Paying the Price For Our Lack of Vision

I’ve been resisting writing and posting during Ramadan but I opted to put out one small post. I pray everyone’s Ramadan is rewarding, redeeming, and fulfilling.

One of the most memorable lines from the Star Wars franchise was Emperor Palpatine’s cruel admonishment of Luke when he cackled, “you shall pay the price for your lack of vision!” This chastisement was swiftly followed by searing bolts of blue lightening. If it weren’t for the timely intervention of Luke’s at-one-time sinister father, Darth Vader, Luke may have met a very unfortunate fate.  In what has also become now a cruel twist of fate, American Muslims are now paying their own price for lack of vision, as the United States now increasingly turns on Muslims, demonizing and terrorizing them, not unlike this recent incident in New York, where a mosque was attacked by a small pack of marauding teens. Similarly to Luke’s blunder, American Muslims simply did not adequately prepare, in this case, for life in America. Where is our Darth Vader in our time of despair?

Sadly, Islam in American, in its heretical inception—referred to as the First Resurrection via The Nation of Islam—did a far better job of indigenizing Islam.  The Second Resurrection [Islam 2.0?], consisted of both immigrant Muslims and new orthodox converts, who were initially unconcerned with the dominant culture’s views of Islam, and thus chose to either live anonymous lives in their new found homes—vis-a-vie through the door of whiteness—or in the case of Blackamerican Muslims, chose to live new lives that had little to do with the existential realities as colored folks living in a post-Jim Crow America. Both groups lived in a fantasy; a bubble.  Of particular interest to immigrant Muslims, whiteness has been the gateway that many if not most immigrants have successfully integrated into the American social landscape.  This created a dichotomy in American Islam in which immigrant Muslims increasingly turned a blind eye to the underside of assimilation: whiteness, and all of the unearned privilidges it entails. Blackamerican Muslims, having no such option, opted to simply limp along, paroting their immigrant counterparts without the Players Club incentives. Much to the dismay of [immigrant] Muslims, the 9/11 attacks did away with any hopes of Muslims being considered white/American, and thus we arrive back at our “price” for “lack of vision”. In another twist of ironic fate, blackness and its legacy of civil rights engagement [i.e., its holy protest against white domination and supremacy] seems to be the last bastion of hope for both communities. It is the only social modality that is seen and recognized as viably America: out of immigrant and indigenous Muslims, it’s the only one that’s socially acceptable, if not preferred. Perhaps if immigrant Muslims had not uncritically flocked to the banner of whiteness [I can hear Admiral Akbar shouting now, “it’s a trap” – or “it’s a twap”, however you prefer your phonetics] and Blackamerican Muslims had not been so quick to abondon blackness, we might very well be in a completely different situation today.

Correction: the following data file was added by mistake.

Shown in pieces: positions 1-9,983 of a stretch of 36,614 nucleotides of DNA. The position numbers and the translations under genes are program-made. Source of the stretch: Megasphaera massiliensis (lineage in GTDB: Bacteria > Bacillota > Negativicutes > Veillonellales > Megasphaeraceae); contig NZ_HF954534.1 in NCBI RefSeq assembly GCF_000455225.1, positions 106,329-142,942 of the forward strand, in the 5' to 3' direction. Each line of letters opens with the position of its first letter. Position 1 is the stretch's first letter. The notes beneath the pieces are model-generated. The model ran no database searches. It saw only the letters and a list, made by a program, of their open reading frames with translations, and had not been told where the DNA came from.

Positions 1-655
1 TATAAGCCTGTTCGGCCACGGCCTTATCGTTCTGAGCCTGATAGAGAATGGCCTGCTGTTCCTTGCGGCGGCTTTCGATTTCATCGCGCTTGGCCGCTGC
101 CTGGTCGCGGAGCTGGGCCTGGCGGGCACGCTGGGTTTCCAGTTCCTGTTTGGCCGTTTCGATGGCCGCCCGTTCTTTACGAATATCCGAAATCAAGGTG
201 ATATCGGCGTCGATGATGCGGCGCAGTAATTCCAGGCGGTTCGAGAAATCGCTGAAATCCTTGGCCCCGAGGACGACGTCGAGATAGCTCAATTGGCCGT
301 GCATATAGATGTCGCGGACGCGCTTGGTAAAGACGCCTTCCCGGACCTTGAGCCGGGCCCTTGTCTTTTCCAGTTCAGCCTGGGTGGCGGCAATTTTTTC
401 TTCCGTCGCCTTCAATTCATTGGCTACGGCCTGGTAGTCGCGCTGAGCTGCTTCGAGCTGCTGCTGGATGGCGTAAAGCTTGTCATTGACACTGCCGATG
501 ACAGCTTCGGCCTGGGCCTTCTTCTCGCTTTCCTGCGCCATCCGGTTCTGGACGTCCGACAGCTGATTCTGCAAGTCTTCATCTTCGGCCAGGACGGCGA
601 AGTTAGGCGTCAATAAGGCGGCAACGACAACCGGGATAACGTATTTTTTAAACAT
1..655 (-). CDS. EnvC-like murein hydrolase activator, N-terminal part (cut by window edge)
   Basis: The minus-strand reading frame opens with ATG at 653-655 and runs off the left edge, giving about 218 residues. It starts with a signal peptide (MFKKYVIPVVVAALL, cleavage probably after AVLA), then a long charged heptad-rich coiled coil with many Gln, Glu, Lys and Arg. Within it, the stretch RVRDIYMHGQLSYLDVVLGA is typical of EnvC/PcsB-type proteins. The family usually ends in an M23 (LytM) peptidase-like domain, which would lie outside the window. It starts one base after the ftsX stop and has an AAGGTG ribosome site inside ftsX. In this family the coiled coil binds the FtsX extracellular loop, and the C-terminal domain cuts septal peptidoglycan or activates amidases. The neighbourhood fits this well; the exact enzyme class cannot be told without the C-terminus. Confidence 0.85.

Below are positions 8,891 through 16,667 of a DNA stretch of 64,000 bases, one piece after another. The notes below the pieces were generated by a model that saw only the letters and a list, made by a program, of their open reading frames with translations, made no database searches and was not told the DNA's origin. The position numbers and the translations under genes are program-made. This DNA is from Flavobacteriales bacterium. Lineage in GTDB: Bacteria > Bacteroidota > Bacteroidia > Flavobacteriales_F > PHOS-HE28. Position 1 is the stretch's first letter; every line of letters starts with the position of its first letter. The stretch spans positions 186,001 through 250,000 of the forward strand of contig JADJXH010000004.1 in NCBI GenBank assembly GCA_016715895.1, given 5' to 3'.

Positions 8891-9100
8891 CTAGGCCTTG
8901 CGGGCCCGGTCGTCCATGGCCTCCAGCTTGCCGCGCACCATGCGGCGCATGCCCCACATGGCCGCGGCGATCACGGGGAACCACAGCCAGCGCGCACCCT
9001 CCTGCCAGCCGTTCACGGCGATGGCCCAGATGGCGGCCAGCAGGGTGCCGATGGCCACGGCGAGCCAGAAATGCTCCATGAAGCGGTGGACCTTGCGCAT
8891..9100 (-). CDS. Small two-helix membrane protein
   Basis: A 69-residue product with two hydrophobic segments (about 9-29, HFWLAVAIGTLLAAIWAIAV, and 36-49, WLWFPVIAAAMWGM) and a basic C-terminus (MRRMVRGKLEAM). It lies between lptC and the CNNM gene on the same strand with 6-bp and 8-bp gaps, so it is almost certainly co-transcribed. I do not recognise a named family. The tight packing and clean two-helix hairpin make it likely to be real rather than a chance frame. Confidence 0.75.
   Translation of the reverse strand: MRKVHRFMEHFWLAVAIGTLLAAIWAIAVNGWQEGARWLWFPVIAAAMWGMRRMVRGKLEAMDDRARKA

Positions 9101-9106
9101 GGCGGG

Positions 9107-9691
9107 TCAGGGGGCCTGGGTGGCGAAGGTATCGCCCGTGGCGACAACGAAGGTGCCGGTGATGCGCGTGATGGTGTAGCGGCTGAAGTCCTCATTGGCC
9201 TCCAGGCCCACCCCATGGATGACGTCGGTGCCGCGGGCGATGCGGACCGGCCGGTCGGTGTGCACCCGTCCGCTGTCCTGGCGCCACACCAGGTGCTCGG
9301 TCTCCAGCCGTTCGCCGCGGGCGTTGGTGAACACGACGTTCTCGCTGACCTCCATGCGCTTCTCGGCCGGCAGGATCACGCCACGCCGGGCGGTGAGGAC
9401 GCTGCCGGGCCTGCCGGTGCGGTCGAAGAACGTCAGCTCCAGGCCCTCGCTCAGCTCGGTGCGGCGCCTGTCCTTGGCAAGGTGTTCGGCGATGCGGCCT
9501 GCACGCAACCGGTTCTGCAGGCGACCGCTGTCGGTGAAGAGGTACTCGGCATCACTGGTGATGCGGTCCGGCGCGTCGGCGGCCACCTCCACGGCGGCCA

The Nation of Islam, and subsequently its splinter group, led by the courageous Warith Deen Muhammad, charted a vision of Islam [by Islam here, I mean as it was socially expressed by the NOI, and not by the normal rigors of classical Muslim theology] that sought to place the cares, concerns, and proclivities of [Black] American Muslims at the heart of its agenda.  And while the WD movement has also fallen on hard times, it still alludes to the crux of the current social predicament.

In many ways, Muslims in America were afforded a tremendous blessing post-9/11. Public sentiment towards Muslims was somewhat tarnished but by and large, the cloud of negative perceptions of Islam were held at bay, only occasionally making their way in to the public arena.  In fact, there was a notable calling amongst non-Muslims that the 9/11 attacks were perpetuated by a few terribly misguided souls and that Muslims and Islam were not to blame.  American Muslims, instead of capitalizing on this opportunity to push forward efforts to indigenize [not assimilate] themselves to their social, cultural and political landscapes, simply rested on their laurels.  Both sides of the indigenous/immigrant isle have been equally to blame.  Native-born Muslims still continued to favor a brand of Islam that was more about cultural acting than getting down to brass tax and most immigrant Muslims were so devastated at the quandary of being abandoned on the doorstep of whiteness that most of the efforts out of that community have been mostly assimilationist at best, if not simply down-right floundering.  So again, where is our Darth Vader in our time of need?